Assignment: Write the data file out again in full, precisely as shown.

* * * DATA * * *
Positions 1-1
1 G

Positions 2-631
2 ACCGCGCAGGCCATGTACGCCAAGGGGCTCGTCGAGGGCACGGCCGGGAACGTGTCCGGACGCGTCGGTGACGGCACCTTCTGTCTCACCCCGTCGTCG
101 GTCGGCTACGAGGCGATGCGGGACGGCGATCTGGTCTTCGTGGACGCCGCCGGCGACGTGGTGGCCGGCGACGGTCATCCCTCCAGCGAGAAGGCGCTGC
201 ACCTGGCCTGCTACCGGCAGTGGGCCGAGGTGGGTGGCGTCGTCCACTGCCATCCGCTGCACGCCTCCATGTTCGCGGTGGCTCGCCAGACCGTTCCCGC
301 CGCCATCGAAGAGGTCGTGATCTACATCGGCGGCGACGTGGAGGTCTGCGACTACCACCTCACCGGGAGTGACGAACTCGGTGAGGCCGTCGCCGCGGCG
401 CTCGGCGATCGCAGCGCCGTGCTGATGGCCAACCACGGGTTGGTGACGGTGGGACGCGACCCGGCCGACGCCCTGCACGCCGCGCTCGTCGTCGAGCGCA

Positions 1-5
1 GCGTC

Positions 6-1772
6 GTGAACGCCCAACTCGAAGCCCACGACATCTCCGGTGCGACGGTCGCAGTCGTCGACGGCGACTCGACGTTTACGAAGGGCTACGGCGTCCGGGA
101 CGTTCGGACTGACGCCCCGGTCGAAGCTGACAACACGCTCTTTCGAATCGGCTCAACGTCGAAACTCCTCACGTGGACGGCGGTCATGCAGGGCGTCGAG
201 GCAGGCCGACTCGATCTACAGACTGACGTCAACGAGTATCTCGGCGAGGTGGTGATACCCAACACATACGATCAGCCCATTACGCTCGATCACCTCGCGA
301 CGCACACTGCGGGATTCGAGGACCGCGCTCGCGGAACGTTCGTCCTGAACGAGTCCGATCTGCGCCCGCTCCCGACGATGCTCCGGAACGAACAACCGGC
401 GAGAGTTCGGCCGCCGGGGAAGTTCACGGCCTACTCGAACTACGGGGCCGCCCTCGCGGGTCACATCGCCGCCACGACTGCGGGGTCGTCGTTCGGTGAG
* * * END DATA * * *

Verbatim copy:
Positions 1-1
1 G

Positions 2-631
2 ACCGCGCAGGCCATGTACGCCAAGGGGCTCGTCGAGGGCACGGCCGGGAACGTGTCCGGACGCGTCGGTGACGGCACCTTCTGTCTCACCCCGTCGTCG
101 GTCGGCTACGAGGCGATGCGGGACGGCGATCTGGTCTTCGTGGACGCCGCCGGCGACGTGGTGGCCGGCGACGGTCATCCCTCCAGCGAGAAGGCGCTGC
201 ACCTGGCCTGCTACCGGCAGTGGGCCGAGGTGGGTGGCGTCGTCCACTGCCATCCGCTGCACGCCTCCATGTTCGCGGTGGCTCGCCAGACCGTTCCCGC
301 CGCCATCGAAGAGGTCGTGATCTACATCGGCGGCGACGTGGAGGTCTGCGACTACCACCTCACCGGGAGTGACGAACTCGGTGAGGCCGTCGCCGCGGCG
401 CTCGGCGATCGCAGCGCCGTGCTGATGGCCAACCACGGGTTGGTGACGGTGGGACGCGACCCGGCCGACGCCCTGCACGCCGCGCTCGTCGTCGAGCGCA

Positions 1-5
1 GCGTC

Positions 6-1772
6 GTGAACGCCCAACTCGAAGCCCACGACATCTCCGGTGCGACGGTCGCAGTCGTCGACGGCGACTCGACGTTTACGAAGGGCTACGGCGTCCGGGA
101 CGTTCGGACTGACGCCCCGGTCGAAGCTGACAACACGCTCTTTCGAATCGGCTCAACGTCGAAACTCCTCACGTGGACGGCGGTCATGCAGGGCGTCGAG
201 GCAGGCCGACTCGATCTACAGACTGACGTCAACGAGTATCTCGGCGAGGTGGTGATACCCAACACATACGATCAGCCCATTACGCTCGATCACCTCGCGA
301 CGCACACTGCGGGATTCGAGGACCGCGCTCGCGGAACGTTCGTCCTGAACGAGTCCGATCTGCGCCCGCTCCCGACGATGCTCCGGAACGAACAACCGGC
401 GAGAGTTCGGCCGCCGGGGAAGTTCACGGCCTACTCGAACTACGGGGCCGCCCTCGCGGGTCACATCGCCGCCACGACTGCGGGGTCGTCGTTCGGTGAG